The Salariyeh Residential Building by Heram Architects is just…plain…lovely to look at…

Located in Qom, Qom Province, Iran, the Salariyeh Residential Building — designed by Heram Architects — opened this year, and aspects of the region’s religious beliefs include “privacy” and “lack of visibility from the exterior into the building.” Both of those guidelines are used in the decisions made in urban planning and creating relationships in the local neighborhood. In addition, usually when projects are built in this region … Continue reading The Salariyeh Residential Building by Heram Architects is just…plain…lovely to look at…

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The Albert Park Extension by MUSK Architecture Studio

Located in Albert Park in Melbourne, Australia, MUSK Architecture Studio’s project examines what could be possible when contemporary living collides with high-heritage value neighborhoods. In this case, there is a ~33ft x ~65ft (10m x 20m) corner site with a domineering red brick and terracotta-roofed Edwardian era home that has excellent neighborhood curb appeal, but is lacking in its amenity for the those who actually LIVE IN THE HOUSE. Continue reading “The Albert Park Extension by MUSK Architecture Studio”

African Palladio, WiFi Moochers, BLOPS2 Memes & Starrcade – WIRed #23

http://blip.tv/practitionerd/african-palladio-wifi-moochers-blops2-memes-starrcade-wired-23-6460163

The Future is SO BRIGHT……

This week on WIRed #23 (JORDAN!), Palladio’s architectural style found in AFRICA, WiFi moochers better beware, Call of Duty: Black Ops 2 memes, and the brief story behind NWA Starrcade!   Continue reading “African Palladio, WiFi Moochers, BLOPS2 Memes & Starrcade – WIRed #23”

Find Palladio’s Influence On Freed American Slaves’ Homes

St Paul Episcopal Church, 1853, Caldwell, Liberia. Photo: Max Belcher 1978

What do you think of when you hear the name Andrea Palladio? No who understands architectural history can answer.  OK, you can answer; better yet, I’ll answer.  Palladio — himself influenced by Roman and Greek architecture– was an Italian architect who is often widely regarded as the father of Western architecture.  His style, design influence, and teachings are summarized in his architectural treatise, The Four Books of Architecture, which gained him wide recognition. Palladio’s impact reached beyond typical locations, as this exhibit — “Genealogies” by photographer Max Belcher — points out at the newly-renovated Palladio Museum.  Some examples of the Italian architect’s encroaching influence includes the homes built by freed American slaves upon returning to Africa.   Continue reading “Find Palladio’s Influence On Freed American Slaves’ Homes”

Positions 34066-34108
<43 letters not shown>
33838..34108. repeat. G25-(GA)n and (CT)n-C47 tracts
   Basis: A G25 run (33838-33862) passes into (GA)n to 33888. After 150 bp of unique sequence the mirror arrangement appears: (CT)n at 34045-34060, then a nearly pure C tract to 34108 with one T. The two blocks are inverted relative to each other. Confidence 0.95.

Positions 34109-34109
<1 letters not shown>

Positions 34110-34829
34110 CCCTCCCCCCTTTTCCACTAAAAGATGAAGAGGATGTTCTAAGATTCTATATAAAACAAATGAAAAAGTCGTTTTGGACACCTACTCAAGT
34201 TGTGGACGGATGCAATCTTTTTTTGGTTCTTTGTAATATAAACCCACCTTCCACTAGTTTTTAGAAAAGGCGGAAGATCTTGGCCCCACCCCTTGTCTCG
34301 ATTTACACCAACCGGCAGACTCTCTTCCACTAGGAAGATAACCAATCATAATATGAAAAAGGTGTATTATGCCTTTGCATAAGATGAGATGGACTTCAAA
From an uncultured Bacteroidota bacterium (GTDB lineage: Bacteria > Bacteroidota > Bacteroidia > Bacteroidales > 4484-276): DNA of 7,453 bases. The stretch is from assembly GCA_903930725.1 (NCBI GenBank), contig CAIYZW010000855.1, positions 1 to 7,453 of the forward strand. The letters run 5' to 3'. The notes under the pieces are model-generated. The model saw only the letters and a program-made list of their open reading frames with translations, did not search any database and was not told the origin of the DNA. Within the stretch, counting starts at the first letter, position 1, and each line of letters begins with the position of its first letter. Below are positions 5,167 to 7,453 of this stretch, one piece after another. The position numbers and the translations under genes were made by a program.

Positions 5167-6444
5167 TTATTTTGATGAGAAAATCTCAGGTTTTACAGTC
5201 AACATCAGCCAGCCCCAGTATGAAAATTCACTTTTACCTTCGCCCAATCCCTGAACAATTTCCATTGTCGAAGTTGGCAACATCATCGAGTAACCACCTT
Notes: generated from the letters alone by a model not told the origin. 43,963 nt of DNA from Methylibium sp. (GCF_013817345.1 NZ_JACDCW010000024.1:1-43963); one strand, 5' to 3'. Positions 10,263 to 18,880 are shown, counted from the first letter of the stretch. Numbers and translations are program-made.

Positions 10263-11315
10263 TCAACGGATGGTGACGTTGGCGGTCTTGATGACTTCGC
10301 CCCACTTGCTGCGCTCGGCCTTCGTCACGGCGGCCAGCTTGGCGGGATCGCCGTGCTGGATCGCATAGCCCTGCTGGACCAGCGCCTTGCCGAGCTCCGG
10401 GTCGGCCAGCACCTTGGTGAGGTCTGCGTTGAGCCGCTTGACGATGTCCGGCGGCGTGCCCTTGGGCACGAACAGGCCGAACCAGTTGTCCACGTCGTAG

China’s Dilemma of New Construction vs. Architectural Legacy/Heritage

The art and method of reusing building materials from older buildings for newer building is nothing new; the Romans harvested construction materials from older structures to build new monuments, just as later Roman monuments were harvested for new construction in medieval times.  This strategy, from the “pro” side, of considering the “design-science of the life of buildings” rather than just the “art of building” was a suggestion of futurist Steward Brandt.  A problem, the “con,” that could arise from that is the structures that could have been deemed culturally and historically significant were razed for the sole purpose of new construction.  Granted, the importance of historic preservation may or may not have been as important then as it is today, but now it has become a legitimate alternative, guideline, and preference in architecture.  Unfortunately for China, according to an article in Architect: The Magazine of the American Institute of Architects, they may have fallen into the “con” category.

Continue reading “China’s Dilemma of New Construction vs. Architectural Legacy/Heritage”